In attempt to maintain control over her life, Gilman’s narrator continues to write in her diary to revamp her intelligence and use her mental energy. This was frowned upon during this time period, perhaps because of the continuous need to maintain a male dominated society. In fact, “many of Gilman’s contemporaries would have taken her heroine’s commitment to writing as a distortion of cultural prescriptions about women’s primary duties” (7). Within the story, the narrator notes that her husband “says that with [her] imaginative power and habit of story-making, a nervous weakness like [hers] is sure to lead to all manner of excited fancies, and that [she] ought to use [her] will and good sense to check the tendency” (46). Moreover, the husband suggests that using her mental energy will cause her more weakness, when the narrator (and Gilman) believe that it would “relieve the press of ideas” (46) upon her mind. In terms of mental energy and the educated female, S. Weir Mitchell questions, “Does any physician believe that it is good for a growing girl to be so occupied seven or eight hours a day? Or that it is right for her to use her brains as long a time as the mechanic employs his muscles? But this is only part of the evil” (138). Moreover, in a time when the overall agreement rests on women only flexing themselves as far as the home duties entail, Gilman seems to recommend that women write and express themselves, rather than only focusing on the monotony of housework and maternal instincts. The story becomes a symbol of the common cultural expectations versus Gilman’s opposition.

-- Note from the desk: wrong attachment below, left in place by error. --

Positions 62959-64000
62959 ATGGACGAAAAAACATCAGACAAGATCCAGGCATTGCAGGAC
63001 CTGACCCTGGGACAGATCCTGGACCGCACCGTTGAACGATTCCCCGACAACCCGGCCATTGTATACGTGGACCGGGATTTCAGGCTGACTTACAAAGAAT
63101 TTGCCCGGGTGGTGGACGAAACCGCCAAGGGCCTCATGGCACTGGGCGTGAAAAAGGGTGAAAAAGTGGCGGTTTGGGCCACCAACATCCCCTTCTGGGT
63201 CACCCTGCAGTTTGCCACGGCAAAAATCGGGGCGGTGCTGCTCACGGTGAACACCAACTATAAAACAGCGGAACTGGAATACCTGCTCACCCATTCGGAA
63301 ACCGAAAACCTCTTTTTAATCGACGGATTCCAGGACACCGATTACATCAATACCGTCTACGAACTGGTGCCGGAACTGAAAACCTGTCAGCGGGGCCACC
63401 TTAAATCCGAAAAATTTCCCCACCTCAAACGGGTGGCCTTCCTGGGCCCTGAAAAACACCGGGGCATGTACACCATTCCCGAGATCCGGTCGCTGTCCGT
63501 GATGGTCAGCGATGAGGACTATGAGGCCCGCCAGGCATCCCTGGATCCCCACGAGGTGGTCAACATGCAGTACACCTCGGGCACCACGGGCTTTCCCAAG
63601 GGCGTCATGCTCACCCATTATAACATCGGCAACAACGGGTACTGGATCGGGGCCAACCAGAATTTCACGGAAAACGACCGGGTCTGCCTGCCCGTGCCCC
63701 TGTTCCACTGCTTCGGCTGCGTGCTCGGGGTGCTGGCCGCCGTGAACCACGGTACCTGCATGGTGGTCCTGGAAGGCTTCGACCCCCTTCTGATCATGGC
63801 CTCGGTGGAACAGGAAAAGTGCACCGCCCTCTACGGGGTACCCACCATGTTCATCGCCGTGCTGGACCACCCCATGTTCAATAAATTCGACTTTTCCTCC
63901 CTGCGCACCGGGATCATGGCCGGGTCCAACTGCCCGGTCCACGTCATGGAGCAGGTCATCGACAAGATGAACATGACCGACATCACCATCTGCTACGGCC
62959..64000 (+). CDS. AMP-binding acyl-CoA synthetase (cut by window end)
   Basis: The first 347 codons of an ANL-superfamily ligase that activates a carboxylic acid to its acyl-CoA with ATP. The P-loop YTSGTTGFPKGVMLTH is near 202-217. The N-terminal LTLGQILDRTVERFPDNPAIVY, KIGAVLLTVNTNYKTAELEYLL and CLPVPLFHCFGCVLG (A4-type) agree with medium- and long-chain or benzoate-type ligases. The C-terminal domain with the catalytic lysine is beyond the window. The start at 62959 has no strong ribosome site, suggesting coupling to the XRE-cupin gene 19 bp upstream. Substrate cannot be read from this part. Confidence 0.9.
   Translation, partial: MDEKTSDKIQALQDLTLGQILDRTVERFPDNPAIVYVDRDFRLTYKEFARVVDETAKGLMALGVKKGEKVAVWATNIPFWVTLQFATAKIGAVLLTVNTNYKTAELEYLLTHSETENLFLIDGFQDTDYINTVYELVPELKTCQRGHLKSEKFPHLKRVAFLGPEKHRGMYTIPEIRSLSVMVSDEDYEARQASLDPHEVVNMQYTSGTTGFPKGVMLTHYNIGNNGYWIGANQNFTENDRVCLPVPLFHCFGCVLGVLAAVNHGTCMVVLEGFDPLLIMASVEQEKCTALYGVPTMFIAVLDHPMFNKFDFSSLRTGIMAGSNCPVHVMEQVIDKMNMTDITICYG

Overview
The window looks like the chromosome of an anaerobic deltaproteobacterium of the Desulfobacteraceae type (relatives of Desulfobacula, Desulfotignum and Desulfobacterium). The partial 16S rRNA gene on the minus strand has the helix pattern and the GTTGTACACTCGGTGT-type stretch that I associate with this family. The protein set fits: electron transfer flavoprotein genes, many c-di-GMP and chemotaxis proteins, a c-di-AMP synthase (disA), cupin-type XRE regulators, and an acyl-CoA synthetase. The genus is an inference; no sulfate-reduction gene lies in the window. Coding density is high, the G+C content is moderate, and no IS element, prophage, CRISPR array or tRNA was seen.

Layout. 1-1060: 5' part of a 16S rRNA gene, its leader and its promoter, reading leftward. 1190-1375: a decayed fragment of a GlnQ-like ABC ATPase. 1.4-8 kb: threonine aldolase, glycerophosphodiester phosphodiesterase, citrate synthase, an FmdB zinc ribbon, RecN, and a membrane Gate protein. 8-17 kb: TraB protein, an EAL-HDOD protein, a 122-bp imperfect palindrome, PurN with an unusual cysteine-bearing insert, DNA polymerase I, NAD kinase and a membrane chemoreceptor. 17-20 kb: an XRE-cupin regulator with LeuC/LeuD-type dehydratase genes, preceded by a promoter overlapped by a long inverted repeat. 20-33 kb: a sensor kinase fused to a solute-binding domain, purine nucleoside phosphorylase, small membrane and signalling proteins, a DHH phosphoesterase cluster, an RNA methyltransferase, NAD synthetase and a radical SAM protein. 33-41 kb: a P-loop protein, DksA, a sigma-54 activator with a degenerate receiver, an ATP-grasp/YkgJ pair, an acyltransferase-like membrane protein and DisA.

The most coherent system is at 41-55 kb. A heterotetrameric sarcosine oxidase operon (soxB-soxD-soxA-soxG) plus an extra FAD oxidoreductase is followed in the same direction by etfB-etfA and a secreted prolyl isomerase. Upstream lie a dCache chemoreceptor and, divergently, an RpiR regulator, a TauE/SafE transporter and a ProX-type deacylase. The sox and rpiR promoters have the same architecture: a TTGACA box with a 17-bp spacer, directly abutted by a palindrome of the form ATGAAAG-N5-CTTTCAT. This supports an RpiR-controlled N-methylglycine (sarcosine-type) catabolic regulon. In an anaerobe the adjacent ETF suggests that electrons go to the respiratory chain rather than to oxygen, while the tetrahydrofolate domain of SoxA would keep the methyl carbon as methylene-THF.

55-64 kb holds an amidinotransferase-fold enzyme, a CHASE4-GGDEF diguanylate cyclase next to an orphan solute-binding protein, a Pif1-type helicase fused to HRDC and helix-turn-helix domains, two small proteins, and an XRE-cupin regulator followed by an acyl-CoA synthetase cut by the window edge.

Prudence B. Saur wrote “From Maternity; A Book for Every Wife and Mother,” and seems to have some common ground with Gilman. Although Saur may stress the female’s role in the household, while Gilman suggests equal division of responsibility, the two agree on the falsehood of the invalid woman. Moreover, Saur states that,
Some persons have an idea that a wife, for some months after child-birth, should be treated as an invalid- should lead an idle life. This is an error; for all people in the world, a nursing mother should remember that ’employment is Nature’s physician, and is essential to human happiness (154).
This standpoint differs from S. Weir Mitchell who declares that “exercise without exertion” is the key to women health. Nonetheless, Gilman is very in touch with the opinions during her time period and seems to acknowledge the points of views of others within her story. The narrator longs for walks, and visits from guests who will maintain substantial, intelligent conversations. Although her pessimistic standpoint may not agree with Saur that the “home is the kingdom of woman, and she should be the reigning potentate,” she does seem to recognize the need for activity after childbirth.